Review | Open | Published:
Clinical effectiveness of Invisalign® orthodontic treatment: a systematic review
Progress in Orthodonticsvolume 19, Article number: 37 (2018)
Aim was to systematically search the literature and assess the available evidence regarding the clinical effectiveness of the Invisalign® system.
Electronic database searches of published and unpublished literature were performed. The reference lists of all eligible articles were examined for additional studies. Reporting of this review was based on the Preferred Reporting Items for Systematic Reviews and Meta-Analyses (PRISMA) guidelines.
Three RCTs, 8 prospective, and 11 retrospective studies were included. In general, the level of evidence was moderate and the risk of bias ranged from low to high, given the low risk of bias in included RCTs and the moderate (n = 13) or high (n = 6) risk of the other studies. The lack of standardized protocols and the high amount of clinical and methodological heterogeneity across the studies precluded a valid interpretation of the actual results through pooled estimates. However, there was substantial consistency among studies that the Invisalign® system is a viable alternative to conventional orthodontic therapy in the correction of mild to moderate malocclusions in non-growing patients that do not require extraction. Moreover, Invisalign® aligners can predictably level, tip, and derotate teeth (except for cuspids and premolars). On the other hand, limited efficacy was identified in arch expansion through bodily tooth movement, extraction space closure, corrections of occlusal contacts, and larger antero-posterior and vertical discrepancies.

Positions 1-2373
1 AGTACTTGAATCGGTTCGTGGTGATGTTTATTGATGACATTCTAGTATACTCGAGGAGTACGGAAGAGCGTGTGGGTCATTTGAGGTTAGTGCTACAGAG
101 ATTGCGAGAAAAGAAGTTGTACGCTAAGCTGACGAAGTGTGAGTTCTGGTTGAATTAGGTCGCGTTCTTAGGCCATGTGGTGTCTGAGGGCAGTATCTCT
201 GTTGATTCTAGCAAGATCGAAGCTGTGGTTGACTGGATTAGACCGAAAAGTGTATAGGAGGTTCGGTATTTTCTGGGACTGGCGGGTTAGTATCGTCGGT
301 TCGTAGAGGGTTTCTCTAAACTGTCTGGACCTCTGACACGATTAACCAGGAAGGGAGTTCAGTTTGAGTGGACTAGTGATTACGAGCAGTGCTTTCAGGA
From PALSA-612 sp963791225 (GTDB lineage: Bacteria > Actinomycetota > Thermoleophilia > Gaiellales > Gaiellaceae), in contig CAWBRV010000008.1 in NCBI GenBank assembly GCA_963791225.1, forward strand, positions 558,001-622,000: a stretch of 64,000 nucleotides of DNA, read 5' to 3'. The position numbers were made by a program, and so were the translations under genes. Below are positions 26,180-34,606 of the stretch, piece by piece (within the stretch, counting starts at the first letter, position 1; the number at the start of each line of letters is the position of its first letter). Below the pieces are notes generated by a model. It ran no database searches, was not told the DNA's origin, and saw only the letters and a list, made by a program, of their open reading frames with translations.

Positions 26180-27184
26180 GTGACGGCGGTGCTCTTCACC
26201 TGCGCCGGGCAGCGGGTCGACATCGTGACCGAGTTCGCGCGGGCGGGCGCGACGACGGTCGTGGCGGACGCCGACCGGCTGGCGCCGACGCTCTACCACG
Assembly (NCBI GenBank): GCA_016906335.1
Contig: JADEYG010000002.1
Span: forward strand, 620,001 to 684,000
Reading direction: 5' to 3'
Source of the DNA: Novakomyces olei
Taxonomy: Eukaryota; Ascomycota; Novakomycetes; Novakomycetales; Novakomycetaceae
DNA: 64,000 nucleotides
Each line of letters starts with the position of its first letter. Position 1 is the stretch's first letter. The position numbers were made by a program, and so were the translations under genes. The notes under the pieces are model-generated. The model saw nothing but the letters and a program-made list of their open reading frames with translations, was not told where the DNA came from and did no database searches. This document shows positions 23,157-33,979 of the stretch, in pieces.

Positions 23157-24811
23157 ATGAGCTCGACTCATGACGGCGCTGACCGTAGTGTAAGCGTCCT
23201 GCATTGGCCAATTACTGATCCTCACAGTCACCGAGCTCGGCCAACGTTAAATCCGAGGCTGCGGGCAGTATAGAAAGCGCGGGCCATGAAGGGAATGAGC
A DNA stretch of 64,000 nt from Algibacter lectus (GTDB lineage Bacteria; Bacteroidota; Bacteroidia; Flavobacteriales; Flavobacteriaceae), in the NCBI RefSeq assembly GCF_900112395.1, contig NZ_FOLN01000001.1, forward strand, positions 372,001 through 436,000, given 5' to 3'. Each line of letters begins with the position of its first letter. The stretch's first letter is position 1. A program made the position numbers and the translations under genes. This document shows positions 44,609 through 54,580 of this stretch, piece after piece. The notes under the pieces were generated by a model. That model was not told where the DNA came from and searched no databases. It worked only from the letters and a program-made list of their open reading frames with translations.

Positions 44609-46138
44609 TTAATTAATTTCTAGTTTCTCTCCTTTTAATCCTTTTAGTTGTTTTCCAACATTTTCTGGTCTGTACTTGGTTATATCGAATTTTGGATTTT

Although this review included a considerable number of studies, no clear clinical recommendations can be made, based on solid scientific evidence, apart from non-extraction treatment of mild to moderate malocclusions in non-growing patients. Results should be interpreted with caution due to the high heterogeneity.
Orthodontic developments, especially during the last years, have been accompanied by a significant increase in the esthetic demands of the patients. Patients often express the need to influence, or even determine, treatment aspects or objectives, along with the orthodontist, driven by the effects that orthodontic appliances have in their appearance. Conventional orthodontic methods have been associated with a general compromise in facial appearance  raising a major concern among patients seeking orthodontic treatment . Thus, esthetic materials and techniques have been introduced in clinical practice aiming to overcome these limitations .
Since its development in 1997, Invisalign® technology has been established worldwide as an esthetic alternative to labial fixed appliances [4,5,6,7]. CAD/CAM stereolithographic technology has been used to forecast treatment outcomes and fabricate a series of custom-made aligners using a single silicone or digital impression . After its introduction, the system has been drastically developed and continually improved in many aspects; different attachment designs, new materials, and new auxiliaries, such as “Precision Cuts” and “Power Ridges” were designed to enable additional treatment biomechanics. According to the manufacturer, Invisalign® can effectively perform major tooth movements, such as bicuspid derotation up to 50° and root movements of upper central incisors up to 4 mm . Despite the advocated efficiency of the treatment, its clinical potency still remains controversial among professionals, with advocates being convinced by the successfully demonstrated treated cases, as indicated by clinical evidence, in contrast to opponents who argue about significant limitations, especially in the treatment of complex malocclusions [5, 9,10,11].